Not so Fast: Is Reggie Bush Really a Difference Maker for the Seattle Seahawks?

Charlie TodaroAnalyst IIIMay 25, 2011

Not so Fast: Is Reggie Bush Really a Difference Maker for the Seattle Seahawks?

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    Bush has always been a playmaker, but rarely able to sustain his style of play over the course of a season. Is he worth the risk for Seattle?Jonathan Ferrey/Getty Images

    Reggie Bush’s reaction to the New Orleans Saints' first round selection of Mark Ingram started the speculation that Bush was leaving New Orleans.

    Due to Bush’s ties with Pete Carroll, Seattle became one possible destination circling within the media for the former Trojan.

    Since, Bush has apologized for his obtuse reaction and stated he wants to retire with the Saints; there is no telling what will happen when free agency begins.

    If New Orleans releases Bush, rumors of his reunion with Pete Carroll are sure to flare back up. But is Bush worth all of the hype, and money? Is there even room for him in the Seahawks backfield?

Great College Production, but Not a Given to Carry over into the NFL

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    Bush split time at running back with Lendale White at USC, sharing the load in a specialized role.

    White was the inside the tackle, goal-line runner and Bush was used all over the field, often featured out in space both as a runner and receiver; but also more exposed to the pursuit of the defense.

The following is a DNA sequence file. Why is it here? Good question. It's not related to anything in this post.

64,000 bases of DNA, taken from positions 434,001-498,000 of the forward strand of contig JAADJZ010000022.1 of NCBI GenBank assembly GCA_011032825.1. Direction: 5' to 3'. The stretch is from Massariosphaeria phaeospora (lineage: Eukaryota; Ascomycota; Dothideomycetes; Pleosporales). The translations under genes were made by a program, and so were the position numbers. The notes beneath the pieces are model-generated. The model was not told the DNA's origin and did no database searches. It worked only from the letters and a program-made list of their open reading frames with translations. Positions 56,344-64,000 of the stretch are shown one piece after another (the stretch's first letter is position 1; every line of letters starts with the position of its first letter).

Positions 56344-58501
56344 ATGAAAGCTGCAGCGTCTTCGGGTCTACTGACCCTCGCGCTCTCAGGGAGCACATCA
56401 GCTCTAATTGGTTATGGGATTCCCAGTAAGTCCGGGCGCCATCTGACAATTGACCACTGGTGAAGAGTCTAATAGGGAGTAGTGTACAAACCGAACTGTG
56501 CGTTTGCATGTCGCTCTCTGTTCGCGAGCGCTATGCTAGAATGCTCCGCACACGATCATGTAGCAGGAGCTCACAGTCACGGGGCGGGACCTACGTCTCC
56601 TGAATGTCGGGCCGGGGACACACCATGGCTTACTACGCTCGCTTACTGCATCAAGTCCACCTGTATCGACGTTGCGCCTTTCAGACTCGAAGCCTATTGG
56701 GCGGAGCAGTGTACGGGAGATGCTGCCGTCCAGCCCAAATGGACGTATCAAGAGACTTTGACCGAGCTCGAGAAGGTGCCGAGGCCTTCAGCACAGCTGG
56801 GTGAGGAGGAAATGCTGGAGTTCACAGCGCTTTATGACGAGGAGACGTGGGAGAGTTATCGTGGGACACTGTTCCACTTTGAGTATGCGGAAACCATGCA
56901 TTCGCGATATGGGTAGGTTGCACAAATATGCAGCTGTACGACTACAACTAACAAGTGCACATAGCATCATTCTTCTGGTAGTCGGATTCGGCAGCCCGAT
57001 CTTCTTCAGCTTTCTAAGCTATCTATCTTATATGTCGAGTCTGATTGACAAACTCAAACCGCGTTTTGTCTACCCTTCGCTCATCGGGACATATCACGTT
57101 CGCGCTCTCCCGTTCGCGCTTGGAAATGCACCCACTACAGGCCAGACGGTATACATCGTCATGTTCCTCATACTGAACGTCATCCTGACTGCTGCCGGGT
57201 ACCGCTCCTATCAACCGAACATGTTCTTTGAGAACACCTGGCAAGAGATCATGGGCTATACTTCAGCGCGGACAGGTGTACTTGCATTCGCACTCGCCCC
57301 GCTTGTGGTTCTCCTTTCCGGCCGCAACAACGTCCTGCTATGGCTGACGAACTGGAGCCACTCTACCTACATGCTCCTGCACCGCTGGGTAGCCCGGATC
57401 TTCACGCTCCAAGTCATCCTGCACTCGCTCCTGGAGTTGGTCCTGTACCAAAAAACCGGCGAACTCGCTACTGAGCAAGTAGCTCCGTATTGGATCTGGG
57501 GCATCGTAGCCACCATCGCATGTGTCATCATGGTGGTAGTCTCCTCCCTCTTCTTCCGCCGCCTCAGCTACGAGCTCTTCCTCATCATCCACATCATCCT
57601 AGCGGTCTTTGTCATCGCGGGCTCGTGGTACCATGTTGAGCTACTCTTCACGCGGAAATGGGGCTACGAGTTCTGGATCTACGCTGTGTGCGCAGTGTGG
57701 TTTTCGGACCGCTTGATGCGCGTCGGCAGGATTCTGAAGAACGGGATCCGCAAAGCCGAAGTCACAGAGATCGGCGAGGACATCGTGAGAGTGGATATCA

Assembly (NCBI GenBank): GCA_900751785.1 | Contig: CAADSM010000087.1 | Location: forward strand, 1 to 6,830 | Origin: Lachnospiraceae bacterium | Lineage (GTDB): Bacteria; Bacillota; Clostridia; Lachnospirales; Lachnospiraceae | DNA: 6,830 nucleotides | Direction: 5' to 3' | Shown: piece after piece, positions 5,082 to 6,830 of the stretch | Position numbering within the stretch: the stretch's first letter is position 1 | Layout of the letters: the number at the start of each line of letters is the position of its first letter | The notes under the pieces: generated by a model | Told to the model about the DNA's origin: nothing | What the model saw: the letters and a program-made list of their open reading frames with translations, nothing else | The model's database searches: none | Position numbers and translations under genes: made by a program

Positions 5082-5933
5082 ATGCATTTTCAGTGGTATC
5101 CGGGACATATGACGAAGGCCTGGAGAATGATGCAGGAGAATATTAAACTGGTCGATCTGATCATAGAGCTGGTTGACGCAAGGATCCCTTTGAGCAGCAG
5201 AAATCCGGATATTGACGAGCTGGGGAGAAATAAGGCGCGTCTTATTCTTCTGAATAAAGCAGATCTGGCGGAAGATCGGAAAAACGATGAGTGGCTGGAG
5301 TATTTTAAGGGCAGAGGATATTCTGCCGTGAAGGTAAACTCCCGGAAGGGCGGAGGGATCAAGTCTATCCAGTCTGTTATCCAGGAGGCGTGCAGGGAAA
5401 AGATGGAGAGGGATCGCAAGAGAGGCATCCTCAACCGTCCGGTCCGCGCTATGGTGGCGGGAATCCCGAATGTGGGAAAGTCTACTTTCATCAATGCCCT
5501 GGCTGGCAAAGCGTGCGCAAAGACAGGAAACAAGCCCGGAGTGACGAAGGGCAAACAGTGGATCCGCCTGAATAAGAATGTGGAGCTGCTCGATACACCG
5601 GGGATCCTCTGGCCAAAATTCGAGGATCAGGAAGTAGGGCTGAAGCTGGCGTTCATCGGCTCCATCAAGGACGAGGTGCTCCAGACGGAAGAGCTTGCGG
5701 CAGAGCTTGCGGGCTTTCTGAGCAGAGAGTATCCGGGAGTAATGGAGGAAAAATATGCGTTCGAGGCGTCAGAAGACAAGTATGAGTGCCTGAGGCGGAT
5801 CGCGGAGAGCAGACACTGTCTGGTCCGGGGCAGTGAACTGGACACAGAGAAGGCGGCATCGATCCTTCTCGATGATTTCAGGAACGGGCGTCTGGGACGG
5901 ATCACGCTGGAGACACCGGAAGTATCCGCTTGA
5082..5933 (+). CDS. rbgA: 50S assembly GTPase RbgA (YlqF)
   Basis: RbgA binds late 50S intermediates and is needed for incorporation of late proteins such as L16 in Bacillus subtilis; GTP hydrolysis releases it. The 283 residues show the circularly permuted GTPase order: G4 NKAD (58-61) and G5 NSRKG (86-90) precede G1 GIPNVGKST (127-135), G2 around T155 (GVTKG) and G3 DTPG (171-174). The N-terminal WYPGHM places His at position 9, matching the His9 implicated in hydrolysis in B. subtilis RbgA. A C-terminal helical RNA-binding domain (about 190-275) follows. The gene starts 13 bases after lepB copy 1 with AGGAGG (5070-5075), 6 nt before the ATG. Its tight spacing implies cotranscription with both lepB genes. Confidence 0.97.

In actuality, Bush and White split touches at USC and Bush carried a larger load in 2005. White had 200+ carries to Bush’s 143 in 2004, but in 2005 Bush had 203 carries to White’s 197. Additionally, Bush had 80 catches compared to 25 for White over the two year span; 425 total offensive touches for White, 426 for Bush.

    Both players played a dynamic role in the passing game—Lendale averaged 15.6 yards per catch in 2005, compared to Bush’s 12.9 average, but with nearly 3 times as many catches.

    Bush averaged a ripe 8.8 yards per carry to bring the same type of big play presence to the running game, while White scored 24 touchdowns as the featured goal-line back.  

    So if this duo was extremely productive and versatile, why the concerns about Bush's production translating into the NFL?

    Bush’s speed was well beyond the college game, and allowed him to run towards the sidelines to create downhill creases; the NFL is a north-south league, as sideline to sideline often results in going backwards. The cutbacks and angles that made Bush successful in college wouldn’t necessarily be there in the pros.

    There was no doubt Bush had the talent to be a playmaker in a specialized role and a dangerous return man—3 punt return touchdowns at USC—but would he hold up physically if asked to touch the ball 15-20 times a game in the NFL?